Birmingham through the years
Ahead of the opening of our new Birmingham business centre, we explore the history of the UK’s second city with this journey through the centuries…
The UK’s second city and home to some of the world’s most important inventions, Birmingham has a rich and varied past.
Here, we take a look at 10 of the most important events in its history.
1250 – Granted rights to hold annual fair
Local nobleman William de Birmingham was granted permission by the King to hold a four-day fair during the annual feast of Ascension in spring. While earlier history of Birmingham is evident in the history books, the Ascension fair is the first of its kind to be granted to the people of the town.
1643 – Royalists sack Birmingham
In 1642, in the midst of the brutal English Civil War, King Charles was passing through the town when his carriages were ambushed by townsfolk who seized the royal plate and took it to Warwick Castle, a parliamentarian stronghold. A year later, the Cavaliers triumphed in the Battle of Camp Hill, after which around 80 houses in the town were torched by the King’s men.
1712 – World’s first steam engine produced
Although other engines of its type existed before, Thomas Newcomen is credited with developing the world’s first practical steam engine — the Newcomen Atmospheric Engine. Newcomen was an ironmonger by trade, and his design was based heavily on the piston and cylinder design developed by French physicist, Denis Papin.
1741 – World’s first cotton mill opened
Established by local businessmen and inventors Lewis Paul and John Wyatt, the Upper Priory Cotton Mill near Old Square was the world’s first mechanised cotton-spinning factory. Despite failing commercially, the Upper Priory soon spawned other mills in the area as part of Birmingham’s push towards industrialisation.
1769 – First canal completed
Birmingham’s canals were an important driver for its industrial development, but the very first canal connecting the town with Wednesbury to north west wasn’t opened until 1769. The canals quickly became synonymous with Birmingham and today there are 56 kilometres of waterways criss-crossing the city, more than both Venice and Amsterdam. Brindley Place is named for canal pioneer James Brindley, coincidentally an ancestor of one of our team here at BE.
1824 – John Cadbury opens his first store
World-renowned chocolatier John Cadbury opened his first store in Bull Street. Alongside cocoa, the shop also sold tea, coffee and drinking chocolate. In 1879, as the family-run confectionary empire expanded, Cadbury’s opened a new factory and model village called Bourneville, which remains the home of UK chocolate to this day.
1837 – The railway comes to Birmingham
As the Victorian railways swept across Britain, Birmingham welcomed its first trains in 1837 when a line linking the town to Liverpool and Manchester opened. A year later, the London and Birmingham Railway line was completed, connecting the city with the capital.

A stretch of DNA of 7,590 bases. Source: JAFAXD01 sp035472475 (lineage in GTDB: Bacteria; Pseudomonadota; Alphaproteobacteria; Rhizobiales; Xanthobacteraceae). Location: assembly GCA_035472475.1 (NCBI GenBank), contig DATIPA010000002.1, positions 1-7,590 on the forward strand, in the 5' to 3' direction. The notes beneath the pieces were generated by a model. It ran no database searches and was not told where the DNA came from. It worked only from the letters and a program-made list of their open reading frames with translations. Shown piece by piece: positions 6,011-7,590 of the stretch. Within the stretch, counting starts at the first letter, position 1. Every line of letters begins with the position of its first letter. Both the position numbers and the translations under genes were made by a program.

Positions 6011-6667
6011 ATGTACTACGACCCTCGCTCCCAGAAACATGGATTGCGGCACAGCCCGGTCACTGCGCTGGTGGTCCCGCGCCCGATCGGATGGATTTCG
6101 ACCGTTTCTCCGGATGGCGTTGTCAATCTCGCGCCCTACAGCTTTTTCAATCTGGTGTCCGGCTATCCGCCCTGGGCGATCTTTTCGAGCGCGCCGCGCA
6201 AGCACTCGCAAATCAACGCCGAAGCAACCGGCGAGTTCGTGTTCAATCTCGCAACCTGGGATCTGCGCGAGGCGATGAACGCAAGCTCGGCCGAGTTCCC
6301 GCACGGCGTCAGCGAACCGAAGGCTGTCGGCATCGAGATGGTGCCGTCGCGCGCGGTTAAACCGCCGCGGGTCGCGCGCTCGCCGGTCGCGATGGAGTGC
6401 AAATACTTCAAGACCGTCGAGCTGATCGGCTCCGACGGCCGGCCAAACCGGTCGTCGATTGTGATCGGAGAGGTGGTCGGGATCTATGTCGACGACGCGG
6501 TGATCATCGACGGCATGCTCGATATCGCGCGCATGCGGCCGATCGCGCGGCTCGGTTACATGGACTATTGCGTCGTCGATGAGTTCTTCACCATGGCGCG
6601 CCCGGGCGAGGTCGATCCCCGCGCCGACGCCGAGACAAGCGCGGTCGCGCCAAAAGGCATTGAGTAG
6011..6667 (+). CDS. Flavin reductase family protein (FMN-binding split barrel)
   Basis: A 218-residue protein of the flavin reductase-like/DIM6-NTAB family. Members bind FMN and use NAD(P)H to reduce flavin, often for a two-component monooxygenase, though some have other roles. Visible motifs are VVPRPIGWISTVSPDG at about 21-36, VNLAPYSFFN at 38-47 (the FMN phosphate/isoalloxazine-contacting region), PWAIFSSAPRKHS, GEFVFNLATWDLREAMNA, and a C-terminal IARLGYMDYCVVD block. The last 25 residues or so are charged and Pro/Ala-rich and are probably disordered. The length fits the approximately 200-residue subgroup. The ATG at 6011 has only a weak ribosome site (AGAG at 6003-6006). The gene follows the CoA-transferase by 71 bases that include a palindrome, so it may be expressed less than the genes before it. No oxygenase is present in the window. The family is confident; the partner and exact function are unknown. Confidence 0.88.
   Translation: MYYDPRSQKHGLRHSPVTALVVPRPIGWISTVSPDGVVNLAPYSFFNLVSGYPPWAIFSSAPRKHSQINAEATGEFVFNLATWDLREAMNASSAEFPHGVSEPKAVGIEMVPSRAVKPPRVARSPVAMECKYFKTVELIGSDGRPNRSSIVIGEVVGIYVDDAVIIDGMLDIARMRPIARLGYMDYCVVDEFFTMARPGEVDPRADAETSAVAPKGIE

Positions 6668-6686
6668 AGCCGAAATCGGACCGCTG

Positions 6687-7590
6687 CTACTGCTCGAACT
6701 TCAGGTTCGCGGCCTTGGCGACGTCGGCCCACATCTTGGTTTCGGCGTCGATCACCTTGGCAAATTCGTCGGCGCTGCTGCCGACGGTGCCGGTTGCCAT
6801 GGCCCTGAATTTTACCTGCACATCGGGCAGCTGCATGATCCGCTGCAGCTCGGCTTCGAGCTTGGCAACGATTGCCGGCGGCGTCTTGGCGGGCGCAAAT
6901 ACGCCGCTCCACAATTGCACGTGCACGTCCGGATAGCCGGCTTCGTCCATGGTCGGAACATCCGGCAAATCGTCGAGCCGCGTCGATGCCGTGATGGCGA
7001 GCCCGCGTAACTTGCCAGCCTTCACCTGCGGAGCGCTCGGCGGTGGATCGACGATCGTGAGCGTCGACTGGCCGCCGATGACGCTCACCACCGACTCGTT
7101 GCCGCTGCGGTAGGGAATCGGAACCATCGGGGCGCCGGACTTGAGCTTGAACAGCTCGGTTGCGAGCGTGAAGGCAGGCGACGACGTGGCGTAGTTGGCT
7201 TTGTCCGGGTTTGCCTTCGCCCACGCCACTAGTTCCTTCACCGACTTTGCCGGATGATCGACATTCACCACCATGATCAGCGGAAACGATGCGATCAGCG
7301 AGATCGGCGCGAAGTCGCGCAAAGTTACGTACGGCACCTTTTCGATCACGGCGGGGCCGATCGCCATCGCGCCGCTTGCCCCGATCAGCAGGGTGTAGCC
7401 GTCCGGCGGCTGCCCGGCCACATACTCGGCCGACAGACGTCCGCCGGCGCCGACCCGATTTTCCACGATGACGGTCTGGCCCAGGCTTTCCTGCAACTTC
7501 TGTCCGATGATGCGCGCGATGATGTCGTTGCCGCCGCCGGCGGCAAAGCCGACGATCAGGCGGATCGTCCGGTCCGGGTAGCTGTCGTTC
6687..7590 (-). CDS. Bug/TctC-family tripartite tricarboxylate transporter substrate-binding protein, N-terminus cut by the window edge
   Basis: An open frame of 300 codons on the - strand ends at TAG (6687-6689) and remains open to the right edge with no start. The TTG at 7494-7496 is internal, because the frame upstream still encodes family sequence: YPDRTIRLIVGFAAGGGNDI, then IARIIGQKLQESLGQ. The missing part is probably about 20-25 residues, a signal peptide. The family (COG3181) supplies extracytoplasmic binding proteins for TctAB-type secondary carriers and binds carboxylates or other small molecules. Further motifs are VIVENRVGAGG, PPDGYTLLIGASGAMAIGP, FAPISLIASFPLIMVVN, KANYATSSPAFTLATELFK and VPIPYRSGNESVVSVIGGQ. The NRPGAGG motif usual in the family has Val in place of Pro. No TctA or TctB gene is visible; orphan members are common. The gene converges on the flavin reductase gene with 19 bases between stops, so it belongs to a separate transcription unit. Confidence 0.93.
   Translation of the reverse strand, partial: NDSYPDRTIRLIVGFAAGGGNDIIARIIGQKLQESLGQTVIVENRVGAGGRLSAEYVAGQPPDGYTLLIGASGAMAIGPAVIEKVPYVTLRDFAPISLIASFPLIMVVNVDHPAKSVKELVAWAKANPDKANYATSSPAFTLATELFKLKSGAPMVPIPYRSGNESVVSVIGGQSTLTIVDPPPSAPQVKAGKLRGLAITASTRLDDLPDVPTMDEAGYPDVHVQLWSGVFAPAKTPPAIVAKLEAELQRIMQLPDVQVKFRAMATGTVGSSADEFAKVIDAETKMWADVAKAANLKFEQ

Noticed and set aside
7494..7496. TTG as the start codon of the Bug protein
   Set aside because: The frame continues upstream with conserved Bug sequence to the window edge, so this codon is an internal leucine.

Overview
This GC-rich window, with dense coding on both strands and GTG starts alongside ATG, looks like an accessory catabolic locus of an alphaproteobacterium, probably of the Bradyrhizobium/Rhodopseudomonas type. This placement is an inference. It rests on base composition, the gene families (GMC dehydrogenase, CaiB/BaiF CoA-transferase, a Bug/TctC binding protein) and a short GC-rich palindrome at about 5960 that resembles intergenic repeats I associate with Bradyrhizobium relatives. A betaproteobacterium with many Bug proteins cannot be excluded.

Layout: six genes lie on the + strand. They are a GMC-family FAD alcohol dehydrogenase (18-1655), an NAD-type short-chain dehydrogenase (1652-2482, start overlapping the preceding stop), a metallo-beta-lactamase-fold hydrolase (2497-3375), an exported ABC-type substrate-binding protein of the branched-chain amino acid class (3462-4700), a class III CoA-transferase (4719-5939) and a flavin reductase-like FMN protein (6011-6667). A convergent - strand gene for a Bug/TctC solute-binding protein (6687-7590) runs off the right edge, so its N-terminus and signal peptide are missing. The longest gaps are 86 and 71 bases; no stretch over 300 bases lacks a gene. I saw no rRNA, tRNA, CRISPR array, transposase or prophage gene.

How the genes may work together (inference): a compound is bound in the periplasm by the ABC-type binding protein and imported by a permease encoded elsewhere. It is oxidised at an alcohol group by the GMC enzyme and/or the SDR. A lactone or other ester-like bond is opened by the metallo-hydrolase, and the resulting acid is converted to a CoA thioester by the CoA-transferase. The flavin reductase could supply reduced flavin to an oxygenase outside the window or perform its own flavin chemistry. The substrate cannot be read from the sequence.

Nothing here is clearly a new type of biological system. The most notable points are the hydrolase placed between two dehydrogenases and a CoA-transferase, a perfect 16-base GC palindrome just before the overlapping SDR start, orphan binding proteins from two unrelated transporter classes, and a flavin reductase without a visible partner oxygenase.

1874 – Aston Villa Football Club founded
With football growing in popularity, Aston Villa was founded by four members of a local cricket club. Playing in their traditional claret and blue, Villa have been crowned English champions seven times in their history, and European champions once. Villa’s city rivals Birmingham City were founded just a year later, and the rivalry between fans of the two clubs continues to this day.
1889 – Birmingham given city status
It wasn’t until late in her reign that Queen Victoria officially granted Birmingham city status. The honour came despite the town not having a cathedral at the time, although St Philip’s church later became a cathedral in 1905. Birmingham is now the UK’s second largest city.
1900 – University of Birmingham welcomes first students
At the turn of the twentieth century, the University of Birmingham received a royal charter as successor to several existing institutions in the city. It is regularly ranked within the world’s top 100 universities and has educated two former British Prime Ministers. Birmingham is now home to five universities teaching an estimated 73,000 students.
1964 – The Bullring opens
An example of post-war concrete brutalism, the original Bullring was the first indoor city-centre shopping centre in the UK and opened to much acclaim. However, the public soon fell out of love with it and plans were drawn in the 1980s and 90s for its replacement. The striking new Bullring, an icon of modern Birmingham, opened in 2003 and is one of the UK’s most recognisable buildings.
2013 – Library of Birmingham opens
As part of Council plans to redevelop the city centre, the old brutalist Central Library was demolished and replaced with the Library of Birmingham. Costing almost £200 million, the new library is a flagship project of the redevelopment and is the one of the largest public cultural spaces in Europe. The library welcomes around 2.5 million visitors every year.
2022 – Birmingham to host the Commonwealth Games
After the South African city of Durban pulled out of hosting the games, they were awarded to Birmingham who saw off competition from nearby Liverpool for the honour. The games will see Alexander Stadium upgraded to 50,000 capacity and events taking place throughout the city. The opening ceremony will take place on 27 July 2022.